Contractors racing to finish the Ocean Parkway and dune repairs expect to have most of the work completed by late Wednesday -- the key deadline for securing 100 percent reimbursement from the federal government for much of the project.
The $33.2-million project is set to cost New York State just $3 million -- provided work on the roads and dunes that were entirely destroyed by superstorm Sandy is completed on time.
Robert Harding, project manager for the triventure that won the contract, said Monday the job is on track.
"The road will be finished and ready by late Wednesday. Temporary lane closures on the eastbound side might be needed as we finish plantings on the road side of the dunes, but from the 24th, the road's done and the new dunes are in place," Harding said.
The final patches of asphalt were laid Monday and work on the perimeter of the Robert Moses traffic circle, badly undermined in the Oct. 29 storm, is also finished, Harding said.
With that deadline met, the state can qualify for 100 percent reimbursement for $18.2 million of the work from the Federal Highway Administration's emergency relief fund. The federal government also will fund 80 percent of the remainder as part of an agreed funding formula. In total, five miles of dunes and about two miles of the parkway were damaged in the storm.
To ensure Wednesday's deadline was met, the state Department of Transportation imposed stiff penalties on the triventure of Bove Industries of East Setauket, John P. Picone of Lawrence and Tully Construction of Queens, of $25,000 for each day past the deadline.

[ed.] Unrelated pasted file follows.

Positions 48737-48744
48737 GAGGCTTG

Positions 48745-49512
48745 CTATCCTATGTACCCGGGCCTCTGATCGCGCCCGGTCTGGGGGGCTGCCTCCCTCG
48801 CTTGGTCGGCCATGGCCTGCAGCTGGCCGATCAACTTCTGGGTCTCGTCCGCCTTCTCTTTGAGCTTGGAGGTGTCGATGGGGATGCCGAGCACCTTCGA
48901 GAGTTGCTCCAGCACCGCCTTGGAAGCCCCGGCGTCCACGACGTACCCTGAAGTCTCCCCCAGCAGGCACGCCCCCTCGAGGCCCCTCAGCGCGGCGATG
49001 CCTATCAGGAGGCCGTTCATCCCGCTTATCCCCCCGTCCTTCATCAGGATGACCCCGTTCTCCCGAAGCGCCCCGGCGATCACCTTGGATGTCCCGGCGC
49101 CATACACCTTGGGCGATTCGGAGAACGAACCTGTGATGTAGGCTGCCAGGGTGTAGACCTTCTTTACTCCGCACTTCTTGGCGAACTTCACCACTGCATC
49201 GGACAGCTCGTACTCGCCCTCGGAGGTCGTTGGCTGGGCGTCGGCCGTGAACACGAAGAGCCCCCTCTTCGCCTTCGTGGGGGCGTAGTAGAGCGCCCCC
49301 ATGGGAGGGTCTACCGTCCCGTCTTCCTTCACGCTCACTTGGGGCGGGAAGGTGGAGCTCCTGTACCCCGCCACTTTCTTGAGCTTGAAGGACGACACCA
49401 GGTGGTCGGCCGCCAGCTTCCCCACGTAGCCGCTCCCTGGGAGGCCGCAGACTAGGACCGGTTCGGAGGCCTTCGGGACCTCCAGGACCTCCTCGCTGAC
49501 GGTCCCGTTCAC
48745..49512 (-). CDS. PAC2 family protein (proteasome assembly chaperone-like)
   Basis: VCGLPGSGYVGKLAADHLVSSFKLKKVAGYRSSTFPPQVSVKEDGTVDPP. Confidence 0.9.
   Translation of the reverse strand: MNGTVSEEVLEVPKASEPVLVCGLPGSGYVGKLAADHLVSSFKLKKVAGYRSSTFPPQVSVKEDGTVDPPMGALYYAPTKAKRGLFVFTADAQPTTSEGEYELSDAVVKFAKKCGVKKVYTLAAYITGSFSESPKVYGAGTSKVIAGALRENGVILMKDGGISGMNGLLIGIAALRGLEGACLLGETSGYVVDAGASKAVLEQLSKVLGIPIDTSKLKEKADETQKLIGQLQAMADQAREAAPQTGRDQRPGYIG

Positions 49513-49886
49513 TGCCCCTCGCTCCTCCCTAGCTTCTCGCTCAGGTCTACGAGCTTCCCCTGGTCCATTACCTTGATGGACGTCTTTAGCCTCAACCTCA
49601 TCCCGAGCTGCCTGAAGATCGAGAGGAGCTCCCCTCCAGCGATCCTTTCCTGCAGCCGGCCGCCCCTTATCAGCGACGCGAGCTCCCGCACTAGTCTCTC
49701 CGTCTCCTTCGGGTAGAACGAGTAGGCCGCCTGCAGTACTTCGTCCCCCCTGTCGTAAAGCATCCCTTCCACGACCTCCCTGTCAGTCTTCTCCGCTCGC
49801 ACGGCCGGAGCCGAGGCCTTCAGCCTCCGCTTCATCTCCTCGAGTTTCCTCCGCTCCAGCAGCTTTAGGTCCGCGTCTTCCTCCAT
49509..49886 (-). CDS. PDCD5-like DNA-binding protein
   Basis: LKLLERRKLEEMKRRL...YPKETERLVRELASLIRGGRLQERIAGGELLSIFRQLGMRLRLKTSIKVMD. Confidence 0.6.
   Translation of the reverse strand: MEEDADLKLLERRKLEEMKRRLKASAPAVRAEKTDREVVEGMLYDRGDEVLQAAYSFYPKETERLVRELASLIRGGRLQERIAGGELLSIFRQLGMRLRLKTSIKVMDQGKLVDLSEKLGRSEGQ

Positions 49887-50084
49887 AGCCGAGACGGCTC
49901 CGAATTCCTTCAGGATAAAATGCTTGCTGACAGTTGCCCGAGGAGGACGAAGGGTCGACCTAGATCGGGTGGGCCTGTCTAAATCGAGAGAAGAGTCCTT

Passing the milestone will be a welcome development for state parks and transportation officials -- and Gov. Andrew M. Cuomo -- all of whom have pledged publicly that the project will be done by Memorial Day, giving full public access to the beaches in time for the official start of summer.
For the Long Island traveling public and visitors, the road's reopening should also bring relief in easing congestion on the heavily trafficked Southern State Parkway. When fully open, Ocean Parkway carries an average annual daily traffic volume of about 20,000 vehicles. With the single-lane Ocean Parkway emergency detour in effect since Sandy, much of this traffic has diverted onto the Southern State and other roads.
Despite talk of hardening infrastructure in Sandy's aftermath, the Ocean Parkway-Robert Moses traffic circle repair has only restored the roadway and dunes to pre-Sandy condition, with no decision yet on what's being considered to make the vital barrier that helps protect South Shore communities more resistant to future storms.
Phillip Eng, chief engineer for the state DOT, said last month that the state was looking at how the issue had been addressed elsewhere as the department weighs a bevy of infrastructure demands in light of Sandy.
Monday, amid an easterly wind gusting over 20 mph, workers scurried to unload several thousand shrubs off the back of a covered 18-wheeler on the still-closed eastbound side of Ocean Parkway.
A 10-foot-high pile of topsoil and several piles of mulch lay on the still-closed southern side of the roadway. A telescoped conveyor belt pumped the dirt onto the side of the dunes facing the roadway to form a planting bed for the hundreds of thousands of shrubs, vines and ground covers being planted to help secure them.
But Harding, of John P. Picone, was undaunted and paid tribute to workers who braved the elements to get the job done. "The planting will continue, but the road's ready," he said.
Editor's note: John P. Picone Inc. is based in Lawrence. The company's location was incorrect in a story on Tuesday about the Ocean Parkway reconstruction project.